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[Page 4]

Jewish Personalities and Institutions

Translated by Dorothy Gross Nadosy

A substantial part of the album refers to a time which still remains in our memory: the years between the two world wars, recalling the days of the Masaryk democracy in Czechoslovakia and the pre-Holocaust years.

Excellent images of public figures cannot be obtained of those who played a central role in community life: presidents of the Jewish community, social, economic, religious and other major public institutions. The reason: we do not have access to the archives to foreign and especially the Beregszász community archives (if they exist). Therefore for not only the pictures in this chapter, but also for the rest of the pictures, all in those images experienced catastrophe in the strictest sense of the word. Most still exist in the free world; others add to the last memories of our families and our city.

Respectfully, we open this album depicting the now nonexistent Jewish community by beginning the first chapter with selected pictures of the city's main synagogue and rabbis.

In the Diaspora Jewish community life, the most important, prominent and the central institution was the synagogue. The Jewish community's first prominent and respectable personalities: the rabbis. We were proud of all of them!

Foremost is the grand Beregszász synagogue's impressive ornamental building, built in the heart of the city in the past century. Clearly, this was a thorn in the side of anti-Semites, but the Jewish synagogue stood untouched even when those praying left for the heavens. And the Russian “liberators” (who were in no hurry to destroy rail lines leading to Auschwitz and bomb the gas chambers) made sure that this historically significant place, with excellent engineering components - was eliminated from the Beregovo map! That a theater or dance hall was erected in their place did not change their essence. If we do not not have left physically a quarter of the synagogues - of which even the irreligious were proud - we have preserved the image of symbolic reliefs on the temple and of tombs in the cemetery. The synagogue itself, as the community around it, is unforgettable and will remain an indelible part of the future generations.

There were still more Beregszasz synagogues, but no pictures of them remain. Some of them were extremely religious, leading their lives as a closed group. There are no statistics and no details about them, but as their fate was the same as the rest of our fellow believers, their memories have been merged into the memory of our faith.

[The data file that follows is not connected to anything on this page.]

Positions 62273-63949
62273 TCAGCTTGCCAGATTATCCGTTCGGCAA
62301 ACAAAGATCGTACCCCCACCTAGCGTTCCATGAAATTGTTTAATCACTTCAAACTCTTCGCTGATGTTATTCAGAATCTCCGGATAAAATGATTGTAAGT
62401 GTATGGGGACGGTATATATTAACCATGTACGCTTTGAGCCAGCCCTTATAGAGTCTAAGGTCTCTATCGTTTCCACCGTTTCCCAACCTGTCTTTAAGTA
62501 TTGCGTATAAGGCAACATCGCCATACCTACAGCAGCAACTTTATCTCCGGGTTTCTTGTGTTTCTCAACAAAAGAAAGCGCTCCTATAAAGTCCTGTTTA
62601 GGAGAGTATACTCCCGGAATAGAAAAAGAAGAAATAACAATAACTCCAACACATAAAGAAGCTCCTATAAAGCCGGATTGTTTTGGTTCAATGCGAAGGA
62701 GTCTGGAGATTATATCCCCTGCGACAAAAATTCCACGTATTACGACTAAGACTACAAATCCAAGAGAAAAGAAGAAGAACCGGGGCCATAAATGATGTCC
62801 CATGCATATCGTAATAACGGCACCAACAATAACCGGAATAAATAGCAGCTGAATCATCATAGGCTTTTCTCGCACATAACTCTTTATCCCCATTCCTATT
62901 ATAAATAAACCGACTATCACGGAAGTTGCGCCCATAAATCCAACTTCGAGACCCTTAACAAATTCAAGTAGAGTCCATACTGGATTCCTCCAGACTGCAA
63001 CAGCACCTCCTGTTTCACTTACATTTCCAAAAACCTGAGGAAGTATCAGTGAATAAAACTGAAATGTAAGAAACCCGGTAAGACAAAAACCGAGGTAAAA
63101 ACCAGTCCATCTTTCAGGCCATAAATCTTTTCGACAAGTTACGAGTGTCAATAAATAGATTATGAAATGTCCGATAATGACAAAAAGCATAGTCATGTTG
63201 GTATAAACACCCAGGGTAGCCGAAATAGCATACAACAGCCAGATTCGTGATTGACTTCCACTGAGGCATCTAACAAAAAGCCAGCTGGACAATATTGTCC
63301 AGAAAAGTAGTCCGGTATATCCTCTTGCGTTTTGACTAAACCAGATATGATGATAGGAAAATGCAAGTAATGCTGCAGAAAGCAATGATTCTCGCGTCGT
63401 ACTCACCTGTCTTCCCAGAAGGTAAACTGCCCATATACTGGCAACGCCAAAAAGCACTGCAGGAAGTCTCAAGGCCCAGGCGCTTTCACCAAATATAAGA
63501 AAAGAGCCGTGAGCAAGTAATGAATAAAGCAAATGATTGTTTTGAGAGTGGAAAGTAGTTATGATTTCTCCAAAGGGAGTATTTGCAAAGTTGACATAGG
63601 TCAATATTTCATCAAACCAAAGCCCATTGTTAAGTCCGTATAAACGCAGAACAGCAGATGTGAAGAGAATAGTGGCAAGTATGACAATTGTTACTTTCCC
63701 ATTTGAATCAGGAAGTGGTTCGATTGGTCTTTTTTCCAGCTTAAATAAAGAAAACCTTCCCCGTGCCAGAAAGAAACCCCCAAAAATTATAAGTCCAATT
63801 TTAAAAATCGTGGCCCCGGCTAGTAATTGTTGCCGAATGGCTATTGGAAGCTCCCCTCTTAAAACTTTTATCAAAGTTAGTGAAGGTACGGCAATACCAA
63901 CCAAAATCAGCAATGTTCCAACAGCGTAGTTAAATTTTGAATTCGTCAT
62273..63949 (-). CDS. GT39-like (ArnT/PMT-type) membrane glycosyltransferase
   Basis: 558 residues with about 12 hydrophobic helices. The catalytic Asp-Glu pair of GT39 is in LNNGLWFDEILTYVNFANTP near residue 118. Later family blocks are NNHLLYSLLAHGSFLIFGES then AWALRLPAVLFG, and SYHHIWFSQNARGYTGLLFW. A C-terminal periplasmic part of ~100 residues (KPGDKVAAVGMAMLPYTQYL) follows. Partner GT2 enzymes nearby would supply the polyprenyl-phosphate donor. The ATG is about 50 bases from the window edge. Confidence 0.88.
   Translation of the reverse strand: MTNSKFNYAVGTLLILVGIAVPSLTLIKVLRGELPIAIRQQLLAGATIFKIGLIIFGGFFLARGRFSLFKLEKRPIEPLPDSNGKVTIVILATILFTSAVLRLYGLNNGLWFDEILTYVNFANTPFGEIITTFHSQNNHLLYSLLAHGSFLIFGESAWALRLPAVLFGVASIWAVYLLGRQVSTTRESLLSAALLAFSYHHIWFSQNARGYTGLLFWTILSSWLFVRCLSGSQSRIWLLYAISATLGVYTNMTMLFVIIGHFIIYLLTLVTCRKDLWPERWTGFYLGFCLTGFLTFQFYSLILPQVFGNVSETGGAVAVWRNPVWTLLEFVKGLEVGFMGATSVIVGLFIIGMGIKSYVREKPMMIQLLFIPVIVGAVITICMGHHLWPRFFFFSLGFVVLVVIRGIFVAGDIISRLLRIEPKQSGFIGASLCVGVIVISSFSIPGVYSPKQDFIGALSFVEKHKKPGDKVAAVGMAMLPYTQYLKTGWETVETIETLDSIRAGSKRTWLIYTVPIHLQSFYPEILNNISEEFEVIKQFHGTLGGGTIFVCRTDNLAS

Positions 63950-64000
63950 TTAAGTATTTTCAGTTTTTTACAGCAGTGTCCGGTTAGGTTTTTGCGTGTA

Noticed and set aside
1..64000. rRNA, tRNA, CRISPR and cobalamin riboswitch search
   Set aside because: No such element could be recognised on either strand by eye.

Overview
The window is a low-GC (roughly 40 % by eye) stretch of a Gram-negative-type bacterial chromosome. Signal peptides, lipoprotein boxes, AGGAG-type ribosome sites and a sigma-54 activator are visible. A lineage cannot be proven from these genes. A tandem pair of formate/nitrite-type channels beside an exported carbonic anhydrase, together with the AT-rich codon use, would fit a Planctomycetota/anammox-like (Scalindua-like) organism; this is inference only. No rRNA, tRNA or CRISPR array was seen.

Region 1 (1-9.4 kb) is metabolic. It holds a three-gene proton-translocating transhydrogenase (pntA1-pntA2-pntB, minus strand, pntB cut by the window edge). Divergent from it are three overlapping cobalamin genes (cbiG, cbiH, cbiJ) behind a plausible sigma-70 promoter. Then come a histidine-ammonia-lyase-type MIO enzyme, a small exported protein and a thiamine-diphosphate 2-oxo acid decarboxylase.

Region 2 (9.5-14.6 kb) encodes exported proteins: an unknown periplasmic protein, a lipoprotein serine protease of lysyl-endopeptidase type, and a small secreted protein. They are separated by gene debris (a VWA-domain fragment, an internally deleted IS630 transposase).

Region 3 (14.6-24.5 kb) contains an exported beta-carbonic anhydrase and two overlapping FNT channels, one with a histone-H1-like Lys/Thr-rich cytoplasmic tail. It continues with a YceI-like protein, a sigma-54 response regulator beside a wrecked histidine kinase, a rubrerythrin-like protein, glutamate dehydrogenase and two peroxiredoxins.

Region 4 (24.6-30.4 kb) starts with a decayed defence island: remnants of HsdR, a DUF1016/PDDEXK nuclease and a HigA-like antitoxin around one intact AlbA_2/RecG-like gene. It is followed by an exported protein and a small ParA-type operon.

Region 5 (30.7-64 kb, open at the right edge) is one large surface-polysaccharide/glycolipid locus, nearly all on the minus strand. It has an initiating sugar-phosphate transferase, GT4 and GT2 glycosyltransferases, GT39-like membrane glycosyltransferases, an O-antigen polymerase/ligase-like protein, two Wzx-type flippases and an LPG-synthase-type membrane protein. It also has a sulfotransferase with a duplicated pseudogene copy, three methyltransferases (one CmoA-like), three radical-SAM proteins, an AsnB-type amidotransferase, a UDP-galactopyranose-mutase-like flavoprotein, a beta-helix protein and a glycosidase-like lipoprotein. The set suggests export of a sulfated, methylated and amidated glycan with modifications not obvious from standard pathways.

We have seen books that capture communities similar to ours. For the most part, they deal with detailing their cities' rabbinic dynasties. Although the elected “presidents of the Jewish community” and caretakers stood as the head of Jewish public life, the religious and moral authority was the rabbi. In this period covered by this album, Beregszasz Jews were headed by a total of two prominent rabbis. Shlomo Sofer Schreiber (Chatam Sofer's grandson born in 1844), looked patriarchal, dignified, and respectable. After his death (1930), Avraham Shlomo Hirsch wore the head rabbi's robe; he was “more modern,” conjuring up the memory of Herzl.

There were, of course, religious institutions where hundreds of children studied: Talmud Torah, Yesodot HaTorah, and in various yeshiva rabbis' “courts”. The largest among them was the Bnei Asher yeshiva, peaking under Hungarian rule, whose hundreds of students brought honor to the Beregszász Jews

In a democratic institution, such as the Jewish communities' cooperative, the chairmen and management alternated. Unfortunately, we can mention just a few names among the outstanding personalities who served the city's Jewish population in the years between the two world wars; we did not know all the names, much less obtain the images; Sandor Vári, Lajos Herskovits, Fisl Hartmann, Dr. Bela Szekely, Jakab Mermelstein (Kozarek), Albert Fodor, Hermann-Zvi Schonfeld, and Salamon Schwartz (who was the president of the Chevra Kadisha). Here we mention the great synagogue cantor Liebermann, who also worked with the choir under his son Jerucham's leadership.

In the community building's courtyard, a wide and changing variety of activities took place: Hebrew elementary, communal kitchen, kosher butcher shops, poultry cutting, Passover baking, etc. We understand that (so far) the Jewish cemetery is intact, but unfortunately, there is no reason to doubt that the album's two small pictures will be the last memories of the place where they love, they cry, those who have given the last respect for the Jewish religion.

When we talk about outstanding personalities, it is no boast that the Beregszász Jews provided extraordinary representatives to the science, literature, art or sports world. But we can be proud that the average human material level was definitely higher than normal. In society usually those citizens who bear the public burden are those who simply understand and work with the problems in their environment. We have selected a few old friends who represent different walks of life (medicine, art, literature, military) and have published their pictures. Presumably, after the album's release, good friends will discover the city of “long ago” that - unfortunately - we cannot find at this time.

We know for example that there was Hugó Vincze, the first government commissioner attached to the the city of Beregovo in Czechoslovakia.; that Dr. Sándor Krohn was the Transcarpathian Regional Assembly representative; that Ignác Rottman filled the city office of deputy mayor. But we have not received further information or images about them or others. But we do not intend to just “decorate” ourselves with big names, but also to reflect on the miraculous image of Judaism, which was so rich in life and morals, and those individuals in public life and in their minds who voluntarily and honestly worked for his fellow man, each one into his own work in his field.

To conclude this chapter, we will quote from our city's writer, Sándor Jakubovics-Jak's short story (“Prophet Elijah and Uncle Nathan”):